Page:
Horney's Three Neurotic 'Solutions' to Alleviate Anxiety
I do not agree with Karen Horney's personality theory; but her personality typology is a useful heuristic tool for analyzing personality. "In The Feminist Legacy of Karen Horney, Marcia Westkott identifies Karen Horney's "three neurotic 'solutions' to basic anxiety" as ideal types.
"Horney's best-known theoretical construct is most often identified with her typology of neurosis. The neurotic types are character strategies that individuals create to cope with the anxiety-hostility conflict. If anxiety predominates, the sense of helplessness and fear prevails. Like the child's admiration for what it fears, the solution for neurotic anxiety is self-effacement, compliance, and excessive admiration. This is the compliant or dependent type. Conversely, when hostility is employed defensively, aggression, power, and domination prevail. These are characteristics of the hostile or domineering type. Because anxiety and hostility are interlocking components of neurotic character structure, each type incorporates the other. Hence, beneath neurotic compliance and admiration smolders a rage for revenge, and beneath neurotic aggression and domination naked terror hides.
"These two neurotic types represent logical solutions to the problem of feeling helpless in a hostile world: relying on others to protect one from hostility, or overpowering the aggression of others through one's own hostility. The third solution is flight from the problem, an attempt to quell anxiety and avoid hostility by withdrawing from social relations. Basic anxiety and hostility remain, but the social contexts that aggravate them are avoided. Like the other two, the detached type strives for safety in a dangerous environment.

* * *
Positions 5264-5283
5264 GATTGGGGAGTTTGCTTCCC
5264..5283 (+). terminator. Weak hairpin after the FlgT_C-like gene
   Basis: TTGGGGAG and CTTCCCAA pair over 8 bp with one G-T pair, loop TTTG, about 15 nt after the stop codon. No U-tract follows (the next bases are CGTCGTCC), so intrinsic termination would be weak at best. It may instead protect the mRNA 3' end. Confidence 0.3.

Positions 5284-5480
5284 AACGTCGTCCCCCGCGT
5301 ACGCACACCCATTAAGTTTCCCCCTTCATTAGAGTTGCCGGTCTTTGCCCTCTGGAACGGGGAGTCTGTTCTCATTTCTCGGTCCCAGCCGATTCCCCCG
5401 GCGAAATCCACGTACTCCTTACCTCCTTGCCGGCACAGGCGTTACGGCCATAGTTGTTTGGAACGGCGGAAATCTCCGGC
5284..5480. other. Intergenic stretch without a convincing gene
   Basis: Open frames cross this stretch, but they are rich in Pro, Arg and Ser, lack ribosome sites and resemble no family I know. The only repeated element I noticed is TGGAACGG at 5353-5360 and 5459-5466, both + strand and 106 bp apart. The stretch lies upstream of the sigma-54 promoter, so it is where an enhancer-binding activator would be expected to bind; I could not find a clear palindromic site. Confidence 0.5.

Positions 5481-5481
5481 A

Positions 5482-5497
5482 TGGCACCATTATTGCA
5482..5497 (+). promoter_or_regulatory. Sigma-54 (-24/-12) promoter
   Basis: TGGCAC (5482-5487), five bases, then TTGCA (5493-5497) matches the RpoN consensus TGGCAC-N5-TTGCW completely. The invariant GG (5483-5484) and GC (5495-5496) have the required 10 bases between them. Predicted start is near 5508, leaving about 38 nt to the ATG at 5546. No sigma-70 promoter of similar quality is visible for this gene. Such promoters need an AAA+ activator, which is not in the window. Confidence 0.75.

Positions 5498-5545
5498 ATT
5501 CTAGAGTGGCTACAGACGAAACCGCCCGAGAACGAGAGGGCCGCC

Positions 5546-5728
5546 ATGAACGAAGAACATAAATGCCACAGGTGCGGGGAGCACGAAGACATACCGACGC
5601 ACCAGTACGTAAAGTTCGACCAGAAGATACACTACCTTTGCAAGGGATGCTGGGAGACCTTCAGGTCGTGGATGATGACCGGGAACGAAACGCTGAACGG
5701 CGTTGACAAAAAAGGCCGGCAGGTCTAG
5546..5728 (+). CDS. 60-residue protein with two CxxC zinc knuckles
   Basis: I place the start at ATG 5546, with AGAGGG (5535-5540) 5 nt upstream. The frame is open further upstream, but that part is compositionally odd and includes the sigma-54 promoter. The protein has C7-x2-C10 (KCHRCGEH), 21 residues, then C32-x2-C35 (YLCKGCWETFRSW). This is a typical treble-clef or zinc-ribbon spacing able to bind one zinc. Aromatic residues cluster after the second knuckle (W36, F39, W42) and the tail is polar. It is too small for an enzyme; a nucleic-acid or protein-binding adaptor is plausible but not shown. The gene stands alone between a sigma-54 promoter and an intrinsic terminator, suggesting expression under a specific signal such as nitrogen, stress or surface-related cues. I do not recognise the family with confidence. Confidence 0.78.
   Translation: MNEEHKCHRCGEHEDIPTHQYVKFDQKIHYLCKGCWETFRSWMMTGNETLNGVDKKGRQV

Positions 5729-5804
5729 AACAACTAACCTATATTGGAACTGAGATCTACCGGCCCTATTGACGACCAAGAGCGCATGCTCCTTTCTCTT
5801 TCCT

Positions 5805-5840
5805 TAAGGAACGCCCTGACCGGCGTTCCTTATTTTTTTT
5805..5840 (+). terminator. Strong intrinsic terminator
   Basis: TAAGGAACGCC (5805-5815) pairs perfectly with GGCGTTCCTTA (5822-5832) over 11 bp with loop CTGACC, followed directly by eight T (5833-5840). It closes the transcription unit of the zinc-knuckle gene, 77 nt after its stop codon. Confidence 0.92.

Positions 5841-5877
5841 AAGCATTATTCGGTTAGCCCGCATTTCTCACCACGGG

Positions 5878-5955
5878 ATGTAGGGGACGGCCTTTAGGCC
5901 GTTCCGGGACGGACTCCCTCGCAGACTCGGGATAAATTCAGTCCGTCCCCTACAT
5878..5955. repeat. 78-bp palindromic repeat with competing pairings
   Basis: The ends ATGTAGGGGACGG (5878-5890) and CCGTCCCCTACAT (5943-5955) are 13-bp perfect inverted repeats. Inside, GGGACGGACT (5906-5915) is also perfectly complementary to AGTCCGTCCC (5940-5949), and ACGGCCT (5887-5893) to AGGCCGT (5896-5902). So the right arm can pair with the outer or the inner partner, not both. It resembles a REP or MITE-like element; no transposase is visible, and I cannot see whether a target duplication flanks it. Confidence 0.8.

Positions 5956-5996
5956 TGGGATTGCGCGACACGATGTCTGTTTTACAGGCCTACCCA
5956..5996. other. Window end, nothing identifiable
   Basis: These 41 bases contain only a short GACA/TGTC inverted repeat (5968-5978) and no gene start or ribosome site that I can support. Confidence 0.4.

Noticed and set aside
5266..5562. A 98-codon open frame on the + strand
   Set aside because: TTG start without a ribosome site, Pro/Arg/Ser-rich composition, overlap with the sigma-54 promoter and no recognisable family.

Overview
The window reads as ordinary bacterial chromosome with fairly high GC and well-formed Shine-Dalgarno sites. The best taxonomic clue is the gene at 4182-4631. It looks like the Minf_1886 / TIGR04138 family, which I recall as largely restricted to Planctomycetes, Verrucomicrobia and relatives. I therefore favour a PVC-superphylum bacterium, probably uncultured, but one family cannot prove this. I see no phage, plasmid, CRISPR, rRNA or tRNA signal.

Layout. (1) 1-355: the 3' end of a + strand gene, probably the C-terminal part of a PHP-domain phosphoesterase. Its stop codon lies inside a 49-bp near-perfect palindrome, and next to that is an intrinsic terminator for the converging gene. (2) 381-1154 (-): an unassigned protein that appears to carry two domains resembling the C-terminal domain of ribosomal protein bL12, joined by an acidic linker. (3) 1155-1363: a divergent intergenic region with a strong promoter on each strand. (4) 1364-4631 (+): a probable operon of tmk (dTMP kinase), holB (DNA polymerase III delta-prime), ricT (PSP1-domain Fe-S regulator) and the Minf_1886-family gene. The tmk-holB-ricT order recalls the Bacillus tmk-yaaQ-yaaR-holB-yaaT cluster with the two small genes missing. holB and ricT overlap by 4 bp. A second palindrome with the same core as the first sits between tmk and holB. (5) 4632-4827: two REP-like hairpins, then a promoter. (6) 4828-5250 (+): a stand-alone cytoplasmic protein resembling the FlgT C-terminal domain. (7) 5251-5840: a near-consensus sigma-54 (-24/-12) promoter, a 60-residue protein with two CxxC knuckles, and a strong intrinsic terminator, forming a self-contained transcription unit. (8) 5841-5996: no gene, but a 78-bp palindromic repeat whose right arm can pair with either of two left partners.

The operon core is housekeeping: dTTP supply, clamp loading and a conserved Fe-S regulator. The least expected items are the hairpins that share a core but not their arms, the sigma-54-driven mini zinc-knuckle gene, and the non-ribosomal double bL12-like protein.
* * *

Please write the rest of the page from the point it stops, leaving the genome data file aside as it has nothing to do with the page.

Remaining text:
"Horney described four neurotic patterns in The Neurotic Personality of Our Time (1937): (1) seeking affection, (2) submissiveness, (3) gaining power over others, and (4) withdrawal. Eventually, however, she came to understand the first two as aspects of a single type and collapsed them into a category of dependency (1942). She used this threefold typology throughout her subsequent work. In Our Inner Conflicts (1945) she termed the patterns (1) moving toward people (emphasizing helplessness), (2) moving against people (emphasizing hostility), and (3) moving away from people (emphasizing isolation). In her last book, Neurosis and Human Growth (1950a), her terminology emphasized the intrapsychic over the interpersonal: (1) self-effacing, (2) expansive, and (3) resigned" (pp. 77-78).
"Horney saw these three neurotic "solutions" to basic anxiety and hostility as ideal types. As concepts, each one forms a pure configuration of motives, feelings, and behaviors uncontaminated by the others. The dependent and domineering types, for example, are diametric opposites, and the detached type opposes them both. As extremes they represent analytical concepts, not actual people, who display greater variety, complexity, and intermeshing of characteristics than the types suggest. But the analytic purity of the types permits greater theoretical insight and development" (pg. 81).
PTypes - Neurotic Solutions
Karen Horney (1937). The Neurotic Personality Of Our Time. New York: W. W. Norton.
___________ (1942). Self-Analysis. New York: W. W. Norton.
___________ (1945). Our Inner Conflicts. New York: W. W. Norton.
___________ (1950). Neurosis and Human Growth. New York: W. W. Norton.
Marcia Westkott (1986). The Feminist Legacy of Karen Horney. New Haven: Yale UP.
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